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Russia Declares War on Nicotine
July 23, 2008 15:28

Russian authorities initiated a heavy anti-smoking campaign comparable to the one seen in the USA in the 1990s. Russian officials, quickened by the last week’s speech of the Russian president, decided the measures should be taken immediately. The chief sanitary officer of the country, Gennady Onishchenko, declared a real war on tobacco companies, having accused them of “nicotine genocide” of the Russian citizens. Experts believe the campaign is well-timed, but requires to be implemented carefully – some restrictions may cause rebel among numerous smokers.

Smoking is a scourge of the modern Russian society. For the last 20 years the number of smokers increased by 440 thousand – 60% of men and 30% of women in Russia smoke today. Mr. Onishchenko thinks the Tobacco Industry Development Council – Professional Tobacco Association of Russia – is in charge of growing cigarette consumption in Russia. In his opinion, the Association angles for high-nicotine and low-quality cigarettes become the most popular with customers.

The Federal Supervision Service for Consumer Rights Protection and Human Welfare seeks to bring the culprits to justice as soon as possible.

The management of the tobacco association opposes the high words said by the chief sanitary officer. They claim the Russian tobacco industry exports its production to Europe, which testifies its finest quality and compliance with European requirements. The representatives of Phillip Morris Sales and Marketing say all affiliate companies operating in Russia produce high-quality tobacco, meeting all standards and requirements of the Russian legislation.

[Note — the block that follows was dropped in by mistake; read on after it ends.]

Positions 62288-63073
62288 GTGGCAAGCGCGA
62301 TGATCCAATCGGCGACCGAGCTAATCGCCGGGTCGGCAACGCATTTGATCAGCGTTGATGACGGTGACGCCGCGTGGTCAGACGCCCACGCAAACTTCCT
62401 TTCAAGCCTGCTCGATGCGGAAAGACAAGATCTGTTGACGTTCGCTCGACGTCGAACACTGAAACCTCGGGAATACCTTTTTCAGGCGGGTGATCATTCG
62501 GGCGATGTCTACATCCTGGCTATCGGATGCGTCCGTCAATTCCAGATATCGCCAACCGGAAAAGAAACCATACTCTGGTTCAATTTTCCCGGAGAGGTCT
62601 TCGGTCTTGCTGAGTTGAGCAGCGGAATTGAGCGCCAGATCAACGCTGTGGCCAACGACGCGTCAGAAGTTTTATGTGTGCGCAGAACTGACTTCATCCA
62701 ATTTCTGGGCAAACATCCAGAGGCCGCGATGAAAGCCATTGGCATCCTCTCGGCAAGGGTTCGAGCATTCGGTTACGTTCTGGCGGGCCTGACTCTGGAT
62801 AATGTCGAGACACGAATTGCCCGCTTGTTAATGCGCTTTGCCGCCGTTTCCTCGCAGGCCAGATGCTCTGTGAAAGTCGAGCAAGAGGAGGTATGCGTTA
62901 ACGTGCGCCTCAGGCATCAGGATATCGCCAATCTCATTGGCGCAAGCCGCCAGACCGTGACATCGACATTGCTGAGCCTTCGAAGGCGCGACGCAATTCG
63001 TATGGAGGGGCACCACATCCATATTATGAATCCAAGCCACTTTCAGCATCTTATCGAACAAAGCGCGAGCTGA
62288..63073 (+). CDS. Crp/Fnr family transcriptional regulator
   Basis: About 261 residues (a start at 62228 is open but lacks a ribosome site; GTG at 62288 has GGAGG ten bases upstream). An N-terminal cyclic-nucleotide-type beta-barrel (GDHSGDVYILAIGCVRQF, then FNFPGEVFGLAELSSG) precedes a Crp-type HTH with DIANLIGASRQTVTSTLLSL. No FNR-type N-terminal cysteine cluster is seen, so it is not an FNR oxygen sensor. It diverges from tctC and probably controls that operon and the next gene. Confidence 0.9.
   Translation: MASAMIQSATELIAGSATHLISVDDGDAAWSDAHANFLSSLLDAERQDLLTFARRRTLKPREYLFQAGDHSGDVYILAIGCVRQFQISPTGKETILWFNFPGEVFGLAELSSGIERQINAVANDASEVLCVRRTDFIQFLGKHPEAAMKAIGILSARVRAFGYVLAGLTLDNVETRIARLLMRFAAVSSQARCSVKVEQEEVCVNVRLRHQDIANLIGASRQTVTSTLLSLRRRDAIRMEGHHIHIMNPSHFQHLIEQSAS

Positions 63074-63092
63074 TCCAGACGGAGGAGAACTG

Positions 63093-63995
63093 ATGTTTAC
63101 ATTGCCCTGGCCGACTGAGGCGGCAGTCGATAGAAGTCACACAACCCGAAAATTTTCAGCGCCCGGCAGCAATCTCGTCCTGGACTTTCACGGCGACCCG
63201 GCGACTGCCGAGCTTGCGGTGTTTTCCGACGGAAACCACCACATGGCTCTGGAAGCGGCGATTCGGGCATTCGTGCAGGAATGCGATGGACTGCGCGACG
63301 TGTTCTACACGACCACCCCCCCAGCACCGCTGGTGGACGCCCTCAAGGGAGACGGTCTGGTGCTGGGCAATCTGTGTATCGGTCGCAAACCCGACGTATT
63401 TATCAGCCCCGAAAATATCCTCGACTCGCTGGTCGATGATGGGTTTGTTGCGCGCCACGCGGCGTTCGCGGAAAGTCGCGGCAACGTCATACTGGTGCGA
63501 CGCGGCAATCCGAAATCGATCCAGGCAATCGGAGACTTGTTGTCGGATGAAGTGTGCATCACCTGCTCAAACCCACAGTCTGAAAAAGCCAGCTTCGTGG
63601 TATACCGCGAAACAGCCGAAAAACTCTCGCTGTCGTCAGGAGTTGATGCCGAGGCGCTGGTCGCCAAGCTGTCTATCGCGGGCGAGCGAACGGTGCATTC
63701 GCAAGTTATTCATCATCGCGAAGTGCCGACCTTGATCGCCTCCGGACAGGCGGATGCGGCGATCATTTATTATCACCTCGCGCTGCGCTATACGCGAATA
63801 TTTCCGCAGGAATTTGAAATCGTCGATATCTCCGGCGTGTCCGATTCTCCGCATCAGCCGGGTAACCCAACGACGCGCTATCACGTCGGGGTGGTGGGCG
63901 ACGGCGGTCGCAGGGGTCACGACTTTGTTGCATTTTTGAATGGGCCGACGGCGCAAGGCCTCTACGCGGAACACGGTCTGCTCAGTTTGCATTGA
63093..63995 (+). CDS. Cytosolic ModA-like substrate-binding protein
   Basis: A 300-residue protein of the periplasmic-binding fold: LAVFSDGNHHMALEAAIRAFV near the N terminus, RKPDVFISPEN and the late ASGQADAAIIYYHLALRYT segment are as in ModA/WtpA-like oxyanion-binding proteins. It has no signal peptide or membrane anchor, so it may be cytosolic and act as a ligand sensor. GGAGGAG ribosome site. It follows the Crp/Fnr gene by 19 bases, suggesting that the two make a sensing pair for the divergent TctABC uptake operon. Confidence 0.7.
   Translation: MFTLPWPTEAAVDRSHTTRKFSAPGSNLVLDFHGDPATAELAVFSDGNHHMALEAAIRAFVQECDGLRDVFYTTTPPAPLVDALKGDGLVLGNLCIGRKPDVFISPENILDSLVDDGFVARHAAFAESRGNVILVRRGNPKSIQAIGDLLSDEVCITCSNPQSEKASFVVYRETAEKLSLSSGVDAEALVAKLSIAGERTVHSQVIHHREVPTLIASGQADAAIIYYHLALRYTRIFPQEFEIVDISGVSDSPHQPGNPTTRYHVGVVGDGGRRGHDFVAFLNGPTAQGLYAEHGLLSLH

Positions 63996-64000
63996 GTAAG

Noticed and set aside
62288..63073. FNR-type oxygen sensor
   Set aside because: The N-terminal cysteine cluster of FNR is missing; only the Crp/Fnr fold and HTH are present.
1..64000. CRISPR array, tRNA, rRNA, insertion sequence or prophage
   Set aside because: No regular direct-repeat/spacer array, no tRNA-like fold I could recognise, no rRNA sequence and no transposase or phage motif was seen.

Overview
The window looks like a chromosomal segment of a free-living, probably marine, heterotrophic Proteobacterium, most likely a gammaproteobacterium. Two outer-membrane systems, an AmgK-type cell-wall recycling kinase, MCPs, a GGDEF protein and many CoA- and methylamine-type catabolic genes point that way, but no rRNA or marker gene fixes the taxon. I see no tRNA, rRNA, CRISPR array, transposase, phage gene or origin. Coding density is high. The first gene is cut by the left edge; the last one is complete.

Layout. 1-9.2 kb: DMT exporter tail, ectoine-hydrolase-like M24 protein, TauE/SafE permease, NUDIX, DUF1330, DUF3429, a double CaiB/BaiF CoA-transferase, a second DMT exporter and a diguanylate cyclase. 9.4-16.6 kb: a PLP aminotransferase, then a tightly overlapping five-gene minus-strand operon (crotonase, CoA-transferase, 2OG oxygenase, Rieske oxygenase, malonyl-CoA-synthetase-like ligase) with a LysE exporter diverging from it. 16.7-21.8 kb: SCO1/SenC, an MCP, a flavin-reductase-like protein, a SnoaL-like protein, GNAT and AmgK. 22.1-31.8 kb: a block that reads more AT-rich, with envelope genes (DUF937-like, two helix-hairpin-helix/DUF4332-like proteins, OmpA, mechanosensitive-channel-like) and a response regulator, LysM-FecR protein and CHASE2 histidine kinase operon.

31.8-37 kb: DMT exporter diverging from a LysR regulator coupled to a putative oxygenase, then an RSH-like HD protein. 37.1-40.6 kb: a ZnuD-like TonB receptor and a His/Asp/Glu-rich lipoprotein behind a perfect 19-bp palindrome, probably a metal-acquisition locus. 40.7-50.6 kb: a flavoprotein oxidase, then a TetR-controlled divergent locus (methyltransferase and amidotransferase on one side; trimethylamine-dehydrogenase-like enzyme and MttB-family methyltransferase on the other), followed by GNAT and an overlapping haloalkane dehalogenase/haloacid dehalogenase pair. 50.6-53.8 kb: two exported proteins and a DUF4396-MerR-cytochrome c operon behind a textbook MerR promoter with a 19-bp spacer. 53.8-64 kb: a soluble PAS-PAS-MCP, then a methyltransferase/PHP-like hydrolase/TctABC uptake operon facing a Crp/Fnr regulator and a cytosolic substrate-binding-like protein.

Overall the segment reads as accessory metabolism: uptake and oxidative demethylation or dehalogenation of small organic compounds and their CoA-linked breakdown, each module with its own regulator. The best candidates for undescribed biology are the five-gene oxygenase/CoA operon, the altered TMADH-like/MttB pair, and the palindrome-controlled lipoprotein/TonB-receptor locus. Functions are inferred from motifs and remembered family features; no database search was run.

Somehow, Gennady Onishchenko’s angry speech may well take effect very soon. Russia has already cut import of wine and fruit from Moldova and Georgia, and many remember a sad story about Polish meat. Russian president and Prime minister are concerned with the health of the nation (at least they say so), thus, their support to the new anti-smoking law is evident.

There is another reason to sue the leaders of Russian tobacco industry, British American Tobacco, Philip Morris and Japan Tobacco: they misinform customers by making packs saying the cigarettes inside are “light” and less dangerous. This is absolutely wrong, light cigarettes also damage your lungs, that is why “light” signs are banned in 46 countries.

Besides, experts say cigarette packs lack information about tobacco carcinogens smokers know nothing about.

Other experts see filing the lawsuit against tobacco giants to be effective enough. Social campaign encouraging healthy lifestyle could be a better means to make people quit smoking. Winning the lawsuit is not going to change the situation globally, therefore, other steps should be made to protect the national health. The government must 12 times increase excise duties on tobacco up to the European level and impose a blanket ban on cigarette adverts. Smoking epidemic can be stopped, though it will take time.


    Russian Business


Olga Pletneva

Tags: Smoking in Russia     

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